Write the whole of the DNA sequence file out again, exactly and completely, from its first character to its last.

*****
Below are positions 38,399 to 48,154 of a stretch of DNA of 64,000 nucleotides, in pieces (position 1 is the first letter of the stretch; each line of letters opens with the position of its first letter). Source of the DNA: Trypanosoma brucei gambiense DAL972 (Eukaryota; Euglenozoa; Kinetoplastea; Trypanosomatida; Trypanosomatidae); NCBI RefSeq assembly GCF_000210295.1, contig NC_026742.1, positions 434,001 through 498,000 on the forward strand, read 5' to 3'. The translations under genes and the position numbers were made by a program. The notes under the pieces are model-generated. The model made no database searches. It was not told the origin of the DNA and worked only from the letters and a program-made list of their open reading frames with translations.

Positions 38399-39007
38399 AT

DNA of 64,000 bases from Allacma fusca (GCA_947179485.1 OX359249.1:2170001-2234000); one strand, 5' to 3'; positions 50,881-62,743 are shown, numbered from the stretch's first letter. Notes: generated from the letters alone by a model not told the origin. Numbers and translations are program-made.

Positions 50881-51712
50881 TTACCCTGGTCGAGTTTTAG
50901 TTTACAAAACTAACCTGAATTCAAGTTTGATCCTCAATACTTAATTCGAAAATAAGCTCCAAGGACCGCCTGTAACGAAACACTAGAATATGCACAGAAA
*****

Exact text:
Below are positions 38,399 to 48,154 of a stretch of DNA of 64,000 nucleotides, in pieces (position 1 is the first letter of the stretch; each line of letters opens with the position of its first letter). Source of the DNA: Trypanosoma brucei gambiense DAL972 (Eukaryota; Euglenozoa; Kinetoplastea; Trypanosomatida; Trypanosomatidae); NCBI RefSeq assembly GCF_000210295.1, contig NC_026742.1, positions 434,001 through 498,000 on the forward strand, read 5' to 3'. The translations under genes and the position numbers were made by a program. The notes under the pieces are model-generated. The model made no database searches. It was not told the origin of the DNA and worked only from the letters and a program-made list of their open reading frames with translations.

Positions 38399-39007
38399 AT

DNA of 64,000 bases from Allacma fusca (GCA_947179485.1 OX359249.1:2170001-2234000); one strand, 5' to 3'; positions 50,881-62,743 are shown, numbered from the stretch's first letter. Notes: generated from the letters alone by a model not told the origin. Numbers and translations are program-made.

Positions 50881-51712
50881 TTACCCTGGTCGAGTTTTAG
50901 TTTACAAAACTAACCTGAATTCAAGTTTGATCCTCAATACTTAATTCGAAAATAAGCTCCAAGGACCGCCTGTAACGAAACACTAGAATATGCACAGAAA